Belief in the “whiteness” of the classical tradition is not new, nor is the conscription of classical imagery and pseudonyms in the service of Eurocentric fascism, imperialism, slavery, and anti-black racism. Hitler and Mussolini’s fascination with the idealized white marble bodies of classical sculptures is well documented, but the trend did not start there. As early as the eighteenth century, proponents of scientific racism used classical sculpture and imagery to degrade and dehumanize non-European peoples.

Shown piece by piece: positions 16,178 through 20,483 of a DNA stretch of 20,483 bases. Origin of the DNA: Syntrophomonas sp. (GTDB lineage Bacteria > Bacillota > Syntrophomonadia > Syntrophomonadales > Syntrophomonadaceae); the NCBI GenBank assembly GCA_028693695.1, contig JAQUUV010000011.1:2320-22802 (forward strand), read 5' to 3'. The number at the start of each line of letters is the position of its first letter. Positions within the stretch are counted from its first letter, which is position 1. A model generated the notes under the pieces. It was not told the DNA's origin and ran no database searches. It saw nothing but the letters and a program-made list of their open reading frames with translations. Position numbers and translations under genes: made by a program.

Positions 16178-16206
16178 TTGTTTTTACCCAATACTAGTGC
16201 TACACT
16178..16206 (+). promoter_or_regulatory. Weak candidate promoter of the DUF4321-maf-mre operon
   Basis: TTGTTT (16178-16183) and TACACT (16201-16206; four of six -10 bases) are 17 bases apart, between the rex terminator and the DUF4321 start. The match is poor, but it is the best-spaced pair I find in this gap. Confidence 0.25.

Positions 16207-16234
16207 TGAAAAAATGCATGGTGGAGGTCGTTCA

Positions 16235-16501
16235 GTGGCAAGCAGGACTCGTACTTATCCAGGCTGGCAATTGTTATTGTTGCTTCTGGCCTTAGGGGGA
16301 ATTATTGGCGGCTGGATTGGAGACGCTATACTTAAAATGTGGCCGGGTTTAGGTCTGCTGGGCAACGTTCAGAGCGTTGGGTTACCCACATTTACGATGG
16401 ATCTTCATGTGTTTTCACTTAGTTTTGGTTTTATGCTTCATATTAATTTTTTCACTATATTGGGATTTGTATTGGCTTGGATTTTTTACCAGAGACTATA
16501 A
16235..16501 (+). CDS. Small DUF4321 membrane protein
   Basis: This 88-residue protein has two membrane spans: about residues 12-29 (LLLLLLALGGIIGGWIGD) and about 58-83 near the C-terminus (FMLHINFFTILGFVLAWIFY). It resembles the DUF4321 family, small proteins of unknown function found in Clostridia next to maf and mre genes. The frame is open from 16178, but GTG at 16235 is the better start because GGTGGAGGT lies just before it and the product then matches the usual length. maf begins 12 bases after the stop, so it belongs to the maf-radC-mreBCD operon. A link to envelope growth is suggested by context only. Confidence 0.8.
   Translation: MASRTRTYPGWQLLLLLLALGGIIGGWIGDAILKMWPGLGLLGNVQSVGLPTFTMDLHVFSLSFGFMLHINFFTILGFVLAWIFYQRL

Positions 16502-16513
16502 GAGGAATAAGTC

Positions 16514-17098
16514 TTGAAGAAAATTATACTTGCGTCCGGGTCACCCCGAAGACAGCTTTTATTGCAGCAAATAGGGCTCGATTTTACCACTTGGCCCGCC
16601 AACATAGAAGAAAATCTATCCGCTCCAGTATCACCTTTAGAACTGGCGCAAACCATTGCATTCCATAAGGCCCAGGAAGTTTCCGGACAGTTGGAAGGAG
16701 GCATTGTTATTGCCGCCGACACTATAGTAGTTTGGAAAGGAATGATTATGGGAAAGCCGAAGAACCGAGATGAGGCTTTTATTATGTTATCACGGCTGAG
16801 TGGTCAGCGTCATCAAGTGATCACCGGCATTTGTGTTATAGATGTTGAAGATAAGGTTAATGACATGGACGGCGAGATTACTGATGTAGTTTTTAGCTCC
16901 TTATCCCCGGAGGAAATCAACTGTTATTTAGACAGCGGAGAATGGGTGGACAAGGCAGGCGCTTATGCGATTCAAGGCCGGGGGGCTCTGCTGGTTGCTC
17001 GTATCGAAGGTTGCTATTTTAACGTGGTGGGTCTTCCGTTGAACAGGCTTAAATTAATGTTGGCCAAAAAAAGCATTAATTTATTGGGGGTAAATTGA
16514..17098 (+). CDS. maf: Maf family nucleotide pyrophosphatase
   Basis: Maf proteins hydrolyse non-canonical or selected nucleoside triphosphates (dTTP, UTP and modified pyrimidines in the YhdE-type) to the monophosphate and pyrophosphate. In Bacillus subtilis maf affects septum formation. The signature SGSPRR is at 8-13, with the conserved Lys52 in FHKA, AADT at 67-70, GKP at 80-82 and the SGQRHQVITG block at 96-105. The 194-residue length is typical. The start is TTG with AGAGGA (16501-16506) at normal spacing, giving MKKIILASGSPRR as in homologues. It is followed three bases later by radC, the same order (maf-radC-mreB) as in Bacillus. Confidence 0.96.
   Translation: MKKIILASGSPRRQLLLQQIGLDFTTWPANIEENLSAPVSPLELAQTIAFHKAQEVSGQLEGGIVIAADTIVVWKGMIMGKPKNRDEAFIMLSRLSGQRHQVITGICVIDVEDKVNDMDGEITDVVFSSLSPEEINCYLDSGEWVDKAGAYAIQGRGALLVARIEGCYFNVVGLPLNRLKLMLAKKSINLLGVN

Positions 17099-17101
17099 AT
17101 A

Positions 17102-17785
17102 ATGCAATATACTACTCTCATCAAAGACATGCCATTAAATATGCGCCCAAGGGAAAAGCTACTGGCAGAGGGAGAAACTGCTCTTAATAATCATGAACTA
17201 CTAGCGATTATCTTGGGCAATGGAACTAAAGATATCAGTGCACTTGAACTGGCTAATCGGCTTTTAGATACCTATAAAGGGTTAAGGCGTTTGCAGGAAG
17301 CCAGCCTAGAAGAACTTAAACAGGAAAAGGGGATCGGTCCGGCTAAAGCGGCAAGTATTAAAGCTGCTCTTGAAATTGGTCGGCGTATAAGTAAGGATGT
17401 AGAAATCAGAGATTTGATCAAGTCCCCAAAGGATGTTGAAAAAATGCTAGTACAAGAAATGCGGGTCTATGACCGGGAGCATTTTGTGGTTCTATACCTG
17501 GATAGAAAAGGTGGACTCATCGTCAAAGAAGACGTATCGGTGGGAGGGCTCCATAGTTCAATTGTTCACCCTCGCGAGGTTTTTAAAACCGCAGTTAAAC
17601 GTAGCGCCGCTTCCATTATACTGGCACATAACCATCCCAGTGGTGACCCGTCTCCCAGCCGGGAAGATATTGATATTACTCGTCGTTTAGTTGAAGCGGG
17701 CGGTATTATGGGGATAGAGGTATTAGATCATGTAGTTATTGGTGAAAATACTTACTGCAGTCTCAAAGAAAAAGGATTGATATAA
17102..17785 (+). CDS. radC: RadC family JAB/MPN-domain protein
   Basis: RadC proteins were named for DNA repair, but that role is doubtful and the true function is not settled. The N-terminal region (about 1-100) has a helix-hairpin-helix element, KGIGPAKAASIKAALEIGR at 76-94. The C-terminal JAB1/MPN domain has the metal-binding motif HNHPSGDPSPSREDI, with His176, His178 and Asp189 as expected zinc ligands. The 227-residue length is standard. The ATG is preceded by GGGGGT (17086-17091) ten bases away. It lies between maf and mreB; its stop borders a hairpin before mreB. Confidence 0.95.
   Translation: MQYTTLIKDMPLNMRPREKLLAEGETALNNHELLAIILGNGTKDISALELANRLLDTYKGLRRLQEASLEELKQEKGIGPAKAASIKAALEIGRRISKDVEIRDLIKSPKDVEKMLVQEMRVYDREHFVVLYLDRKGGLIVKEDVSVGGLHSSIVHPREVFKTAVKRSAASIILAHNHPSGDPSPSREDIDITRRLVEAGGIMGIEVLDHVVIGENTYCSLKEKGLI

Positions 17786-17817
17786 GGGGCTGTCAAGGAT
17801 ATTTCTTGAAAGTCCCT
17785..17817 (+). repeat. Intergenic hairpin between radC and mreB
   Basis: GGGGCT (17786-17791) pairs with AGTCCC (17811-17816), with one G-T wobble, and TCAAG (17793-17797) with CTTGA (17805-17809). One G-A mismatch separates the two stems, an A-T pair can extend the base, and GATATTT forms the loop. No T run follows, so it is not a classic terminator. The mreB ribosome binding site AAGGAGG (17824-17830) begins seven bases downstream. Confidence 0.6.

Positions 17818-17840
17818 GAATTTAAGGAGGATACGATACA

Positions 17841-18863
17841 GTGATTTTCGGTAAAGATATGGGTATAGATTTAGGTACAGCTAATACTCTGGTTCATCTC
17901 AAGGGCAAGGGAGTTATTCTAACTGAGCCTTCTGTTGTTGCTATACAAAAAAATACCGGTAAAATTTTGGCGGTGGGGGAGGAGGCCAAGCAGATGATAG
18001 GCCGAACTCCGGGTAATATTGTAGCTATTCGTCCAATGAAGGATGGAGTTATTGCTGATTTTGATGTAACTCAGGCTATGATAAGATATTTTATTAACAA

One of the most blatant examples is the cooptation of the famous Apollo Belvedere into pseudoscientific theories of racial difference. Scientists in the era of European imperial expansion were obsessed with taxonomies and classification, including racial classification. Spurred by archaeological discoveries throughout the Mediterranean, some researchers enlisted classical art and aesthetics—especially ancient sculpture—into an emerging tradition of scientific racism that purported to provide an empirical basis for racial discrimination. The eighteenth-century Dutch anatomist Petrus Camper, for example, explicitly contrasted the nearly-vertical “facial angle” (a measurement from the tip of the forehead to the lips) of ancient Greco-Roman sculptures with that of Africans, classifying the latter as closer to animals. Nineteenth-century writers translated Camper’s findings into derogatory classifications of racial “types,” as exemplified by the racist diagram in Josiah C. Nott and George R. Gliddon’s Types of Mankind (1854) that places an image of the Apollo Belvedere in hierarchical supremacy over the “Negro” and the “Young Chimpanzee.”